Governor David Ige reported that “things are going quite well,” but also reiterated that while the Safe Travels Hawai‘i program is still new and that challenges are to be expected, the state will be monitoring the program closely to make adjustments as necessary.
“A few people who did not know that a quarantine was still in effect, [but] understood when it was explained to them, that there was a test that they should have gotten if they wanted to avoid quarantine. But they accepted it,” said Lt. Gov. Green at a media briefing from the airport. “Others who had the right test, came right through without a moment’s delay. We know… that there could be bumps along the way, there will be a little turbulence as we’ve said… but we’re doing this safely.”
He pointed to positive stories that have come from the reopening saying, “It’s been touching… we’ve been able to reunite families.” Lt. Gov. Green said he spoke with grandparents who were getting to see their grandchild for the very first time, and another man who was reunited with his mother after a year of being away on a mission. “These are the stories that are occurring today because of the Governor’s trust in us, because of the hard work that so many people have put into this process, and really to the incredible work that we have seen.”
He continued saying, “We’re doing it not just because we believe in welcoming people, but because our people have gone through tough times. Eleven thousand people are having a tough time paying their rent… 150,000 people had a hard time without jobs and then 40,000 people needed health insurance through Quest because of the challenges. All of this work is for them. It’s for all of our families. It’s for those grandparents to see their grandchild. It’s for that young man to see his mom.”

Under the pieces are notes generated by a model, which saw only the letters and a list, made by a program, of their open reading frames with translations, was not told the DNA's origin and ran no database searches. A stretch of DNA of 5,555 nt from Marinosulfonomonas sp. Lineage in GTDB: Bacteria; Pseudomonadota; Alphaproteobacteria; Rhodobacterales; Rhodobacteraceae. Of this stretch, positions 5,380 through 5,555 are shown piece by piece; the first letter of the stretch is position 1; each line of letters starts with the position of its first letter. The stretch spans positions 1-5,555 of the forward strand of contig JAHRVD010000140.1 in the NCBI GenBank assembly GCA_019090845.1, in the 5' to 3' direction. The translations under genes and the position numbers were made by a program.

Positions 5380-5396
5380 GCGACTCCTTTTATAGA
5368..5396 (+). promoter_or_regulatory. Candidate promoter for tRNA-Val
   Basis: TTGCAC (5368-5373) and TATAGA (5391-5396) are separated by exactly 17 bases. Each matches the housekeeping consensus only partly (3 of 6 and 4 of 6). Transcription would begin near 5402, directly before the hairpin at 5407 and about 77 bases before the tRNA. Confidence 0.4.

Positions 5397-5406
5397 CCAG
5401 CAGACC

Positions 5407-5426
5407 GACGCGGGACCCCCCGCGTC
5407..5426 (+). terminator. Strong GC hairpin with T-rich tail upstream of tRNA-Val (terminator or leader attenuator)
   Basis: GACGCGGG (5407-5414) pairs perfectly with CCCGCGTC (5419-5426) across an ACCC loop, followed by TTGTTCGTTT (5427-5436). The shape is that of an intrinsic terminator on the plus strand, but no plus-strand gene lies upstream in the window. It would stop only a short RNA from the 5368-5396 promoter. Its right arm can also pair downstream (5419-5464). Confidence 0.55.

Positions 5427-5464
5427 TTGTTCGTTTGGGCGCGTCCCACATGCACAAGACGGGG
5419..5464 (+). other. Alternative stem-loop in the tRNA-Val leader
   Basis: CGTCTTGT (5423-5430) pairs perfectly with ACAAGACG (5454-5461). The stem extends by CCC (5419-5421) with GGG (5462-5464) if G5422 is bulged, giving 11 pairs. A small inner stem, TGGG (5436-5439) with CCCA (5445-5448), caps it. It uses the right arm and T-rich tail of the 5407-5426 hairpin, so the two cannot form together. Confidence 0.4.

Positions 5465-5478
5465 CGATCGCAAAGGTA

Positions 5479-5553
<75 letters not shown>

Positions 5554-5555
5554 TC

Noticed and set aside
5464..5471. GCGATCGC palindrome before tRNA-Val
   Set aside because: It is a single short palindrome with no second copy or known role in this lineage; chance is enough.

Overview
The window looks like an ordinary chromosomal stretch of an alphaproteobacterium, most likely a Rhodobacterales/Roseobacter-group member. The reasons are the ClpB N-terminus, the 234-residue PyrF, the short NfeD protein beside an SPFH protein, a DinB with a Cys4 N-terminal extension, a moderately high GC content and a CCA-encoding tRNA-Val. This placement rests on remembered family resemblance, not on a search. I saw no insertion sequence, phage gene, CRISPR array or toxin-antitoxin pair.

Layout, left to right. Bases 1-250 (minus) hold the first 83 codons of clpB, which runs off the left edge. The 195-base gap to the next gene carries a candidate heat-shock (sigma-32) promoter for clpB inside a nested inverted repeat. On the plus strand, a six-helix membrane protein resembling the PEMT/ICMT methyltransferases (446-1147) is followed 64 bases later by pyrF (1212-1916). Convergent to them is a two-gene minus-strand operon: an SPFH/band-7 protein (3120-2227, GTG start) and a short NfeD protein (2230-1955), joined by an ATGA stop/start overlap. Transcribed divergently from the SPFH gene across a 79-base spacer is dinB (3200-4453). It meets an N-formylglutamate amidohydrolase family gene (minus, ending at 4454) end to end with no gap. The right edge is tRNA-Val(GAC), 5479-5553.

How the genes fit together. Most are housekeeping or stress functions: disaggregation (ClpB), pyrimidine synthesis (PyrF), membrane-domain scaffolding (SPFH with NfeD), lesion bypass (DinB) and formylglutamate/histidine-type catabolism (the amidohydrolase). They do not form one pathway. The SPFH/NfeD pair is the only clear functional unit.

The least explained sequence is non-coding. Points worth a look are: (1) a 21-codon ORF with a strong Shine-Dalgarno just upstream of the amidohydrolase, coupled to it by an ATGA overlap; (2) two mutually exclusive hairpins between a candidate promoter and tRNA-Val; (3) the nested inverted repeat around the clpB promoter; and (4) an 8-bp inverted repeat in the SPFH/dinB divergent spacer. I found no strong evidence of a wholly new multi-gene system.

Lt. Gov. Green joined Gov. Ige at the Daniel K. Inouye International Airport to welcome passengers and check out the verification process on Thursday.
Speaking at the news briefing, Gov. Ige said, “This is the first day of a long awaited start of the state’s commitment to reviving our economy… Today is a big day for many people. It’s taken a lot of effort, working through a lot of issues, complex processes to get to the point that we can invite trans-Pacific travelers back to the islands in a safe way.”
Gov. Ige said, “As you can see, we’ve revamped the arrival process to ensure that we have adequate space and time so that we can review those arriving and make sure that they meet the requirements of our new pre-travel testing program.”
He said the pre-travel testing program is just one part of a multi-layered system that he said is making Hawaiʻi a safe place to travel. “From pre-arrival testing to post-arrival, we believe that our parters in accommodations and the hospitality industry are working very hard to assure that Hawaiʻi continues to be a safe place for visitors, for workers and the residents. It is an important step to reviving our economy and restarting our hospitality industry,” said Gov. Ige.